Toby Zerner

A Fast Front-End Framework For Flarum

My amazing alliteration abilities aside, it’s finally time to reveal what’s been happening at Flarum for the past month. We’ve been hard at work on some very cool stuff — here’s the rundown.

Front-End Performance

We originally chose to build Flarum’s front-end using Ember.js because it provides a very solid architectural foundation. However, we have been a little concerned about its poor performance, especially given feedback from the esoTalk and FluxBB communities.

A little over a month ago while working on the first Flarum extensions, we ran into some fundamental issues with Ember related to extensibility. Proceeding with Ember was simply not feasible if we were to achieve the ease of extensibility that we wanted.

So the compound outcome is that we decided to move away from Ember. We’ve been busy completely rebuilding Flarum’s front-end using a JavaScript framework called Mithril.

Mithril is a breath of fresh air. It weighs just 8KB, has a tiny API, and is highly performant. Flarum’s new front-end is really light (96 KB minified + gzipped) and really fast. Feel the difference!

The new front-end code is much cleaner and simpler, and the extensibility story is fantastic.


We’re really excited to show off this performance win, and we noticed that our homepage is a bit outdated… So we flipped on our marketing hats and whipped up a new one. Check it out!

Back-End Architecture

Flarum’s back-end has received a bit of a makeover too. We’ve restructured the skeleton application, a step towards the easy installation we’ve promised for down the track. Coming soon™

More work will be done in the coming weeks towards decoupling Flarum’s code from Laravel. Instead of using the whole framework, we will explicitly pull in components and tie everything together with a custom bootstrapping process. This will allow us to optimize performance and provide better integration with existing applications.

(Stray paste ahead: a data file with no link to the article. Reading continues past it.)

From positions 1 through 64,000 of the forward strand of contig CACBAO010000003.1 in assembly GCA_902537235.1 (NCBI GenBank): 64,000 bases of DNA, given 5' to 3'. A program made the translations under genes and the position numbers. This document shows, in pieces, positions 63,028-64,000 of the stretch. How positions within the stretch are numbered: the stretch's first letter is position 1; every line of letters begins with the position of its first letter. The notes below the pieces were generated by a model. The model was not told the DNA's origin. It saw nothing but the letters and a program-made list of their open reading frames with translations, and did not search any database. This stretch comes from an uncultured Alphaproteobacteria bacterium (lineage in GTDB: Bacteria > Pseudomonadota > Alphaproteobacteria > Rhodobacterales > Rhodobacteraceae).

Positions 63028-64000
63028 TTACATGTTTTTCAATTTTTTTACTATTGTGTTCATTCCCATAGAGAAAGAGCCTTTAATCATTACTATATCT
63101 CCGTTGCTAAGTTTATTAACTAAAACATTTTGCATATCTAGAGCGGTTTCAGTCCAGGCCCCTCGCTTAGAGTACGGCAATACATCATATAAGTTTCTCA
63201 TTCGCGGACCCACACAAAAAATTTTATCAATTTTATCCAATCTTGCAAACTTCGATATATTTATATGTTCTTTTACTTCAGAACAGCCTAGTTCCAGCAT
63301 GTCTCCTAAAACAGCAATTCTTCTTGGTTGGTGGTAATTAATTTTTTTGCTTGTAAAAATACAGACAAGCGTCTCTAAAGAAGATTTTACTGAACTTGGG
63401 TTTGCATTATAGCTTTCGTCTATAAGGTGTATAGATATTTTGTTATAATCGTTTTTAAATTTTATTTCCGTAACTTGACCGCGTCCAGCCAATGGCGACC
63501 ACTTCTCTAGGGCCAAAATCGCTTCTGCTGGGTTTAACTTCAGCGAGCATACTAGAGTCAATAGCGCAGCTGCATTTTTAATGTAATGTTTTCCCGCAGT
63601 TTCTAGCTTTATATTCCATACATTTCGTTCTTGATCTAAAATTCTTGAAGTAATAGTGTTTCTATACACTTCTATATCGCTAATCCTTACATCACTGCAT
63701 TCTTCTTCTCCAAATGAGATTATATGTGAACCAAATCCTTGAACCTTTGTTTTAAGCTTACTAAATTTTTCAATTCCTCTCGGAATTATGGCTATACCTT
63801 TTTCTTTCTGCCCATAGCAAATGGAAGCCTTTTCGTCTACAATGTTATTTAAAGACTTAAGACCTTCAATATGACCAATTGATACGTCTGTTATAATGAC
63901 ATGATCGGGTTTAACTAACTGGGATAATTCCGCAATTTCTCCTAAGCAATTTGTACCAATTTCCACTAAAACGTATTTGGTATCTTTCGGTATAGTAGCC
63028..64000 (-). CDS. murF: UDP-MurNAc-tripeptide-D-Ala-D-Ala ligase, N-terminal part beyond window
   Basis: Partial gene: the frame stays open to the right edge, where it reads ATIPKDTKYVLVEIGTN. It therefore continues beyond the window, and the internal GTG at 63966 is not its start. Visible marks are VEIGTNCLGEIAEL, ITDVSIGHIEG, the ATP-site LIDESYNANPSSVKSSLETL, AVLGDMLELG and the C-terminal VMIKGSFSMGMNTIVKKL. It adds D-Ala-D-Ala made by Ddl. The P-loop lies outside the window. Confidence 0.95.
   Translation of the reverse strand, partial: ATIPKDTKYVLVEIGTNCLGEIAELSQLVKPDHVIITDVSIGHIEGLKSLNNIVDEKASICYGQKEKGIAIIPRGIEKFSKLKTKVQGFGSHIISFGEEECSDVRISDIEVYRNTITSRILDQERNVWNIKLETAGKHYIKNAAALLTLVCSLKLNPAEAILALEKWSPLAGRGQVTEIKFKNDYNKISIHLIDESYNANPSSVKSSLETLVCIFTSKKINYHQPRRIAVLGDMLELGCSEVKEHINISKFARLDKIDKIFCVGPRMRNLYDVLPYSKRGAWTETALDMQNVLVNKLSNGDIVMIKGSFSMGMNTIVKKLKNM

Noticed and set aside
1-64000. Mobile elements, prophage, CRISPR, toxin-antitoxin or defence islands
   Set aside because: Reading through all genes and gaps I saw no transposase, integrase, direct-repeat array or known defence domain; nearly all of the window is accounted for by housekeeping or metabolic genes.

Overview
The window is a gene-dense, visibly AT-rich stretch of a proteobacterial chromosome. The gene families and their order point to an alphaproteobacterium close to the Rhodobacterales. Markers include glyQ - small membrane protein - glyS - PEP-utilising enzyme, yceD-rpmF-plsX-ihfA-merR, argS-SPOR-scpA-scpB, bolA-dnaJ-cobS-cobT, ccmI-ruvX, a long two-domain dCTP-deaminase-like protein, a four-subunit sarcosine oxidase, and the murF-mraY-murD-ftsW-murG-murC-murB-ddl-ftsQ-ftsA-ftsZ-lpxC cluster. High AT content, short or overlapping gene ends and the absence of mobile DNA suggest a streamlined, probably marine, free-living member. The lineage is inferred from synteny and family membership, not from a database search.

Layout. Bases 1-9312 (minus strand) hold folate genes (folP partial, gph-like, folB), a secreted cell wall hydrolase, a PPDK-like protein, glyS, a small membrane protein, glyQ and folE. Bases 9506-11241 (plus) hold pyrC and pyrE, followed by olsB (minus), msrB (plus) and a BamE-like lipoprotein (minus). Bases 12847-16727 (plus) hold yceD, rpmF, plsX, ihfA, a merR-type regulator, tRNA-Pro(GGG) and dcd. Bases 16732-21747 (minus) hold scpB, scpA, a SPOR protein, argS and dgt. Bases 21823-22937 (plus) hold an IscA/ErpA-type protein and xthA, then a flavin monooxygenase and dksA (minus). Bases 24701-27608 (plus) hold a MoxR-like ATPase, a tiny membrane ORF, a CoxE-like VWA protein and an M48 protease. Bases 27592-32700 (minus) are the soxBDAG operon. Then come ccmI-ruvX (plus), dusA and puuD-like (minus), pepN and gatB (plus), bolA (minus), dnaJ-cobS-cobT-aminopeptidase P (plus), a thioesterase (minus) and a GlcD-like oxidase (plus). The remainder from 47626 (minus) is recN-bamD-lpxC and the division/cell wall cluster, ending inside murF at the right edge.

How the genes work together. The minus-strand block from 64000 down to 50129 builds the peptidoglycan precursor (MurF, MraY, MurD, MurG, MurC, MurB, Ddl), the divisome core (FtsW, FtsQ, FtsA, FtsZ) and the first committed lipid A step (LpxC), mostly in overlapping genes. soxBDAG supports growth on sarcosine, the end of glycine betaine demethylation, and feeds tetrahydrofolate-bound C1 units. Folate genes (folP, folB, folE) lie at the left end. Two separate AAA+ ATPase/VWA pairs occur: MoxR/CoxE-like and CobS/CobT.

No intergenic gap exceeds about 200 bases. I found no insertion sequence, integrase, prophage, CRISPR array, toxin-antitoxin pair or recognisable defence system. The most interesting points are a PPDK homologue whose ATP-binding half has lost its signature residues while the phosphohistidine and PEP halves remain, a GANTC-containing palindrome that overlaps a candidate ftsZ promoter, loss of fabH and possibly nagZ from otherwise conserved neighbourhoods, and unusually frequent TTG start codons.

On a side note, there has been talk about splitting up Flarum’s front-end and back-end code into separate repositories. After much consideration, we have decided against this; it would require setting up additional repositories containing shared libraries, and ultimately there would be too many moving parts for it to be manageable. Rest assured, though, that the code within the Flarum repository is well-separated: It’s easily possible to use the back-end without using the front-end, and vice versa.


A lot of work has been done on Flarum’s extensibility story since converting to Mithril. Thanks to this groundwork, we’ve been able to easily put together Flarum’s first two extensions: Categories and Sticky. These are both active on the Demo Forum, but they’re still in their very early stages so don’t be too rough. As always, please let us know what you think!

We’ll be working on a few more essential extensions in the coming weeks, moving us forward on our quest to begin consolidating and documenting the extension APIs.


Did you know that Flarum has an IRC channel? Neither did we. At least, I haven’t been on there in a good while.

We’re retiring the underused IRC channel and opening up a Gitter channel. Gitter is a modern solution to the chat problem, and we’re much more active on it. See you in there! (If you prefer using an IRC app, you can still use a bridge.)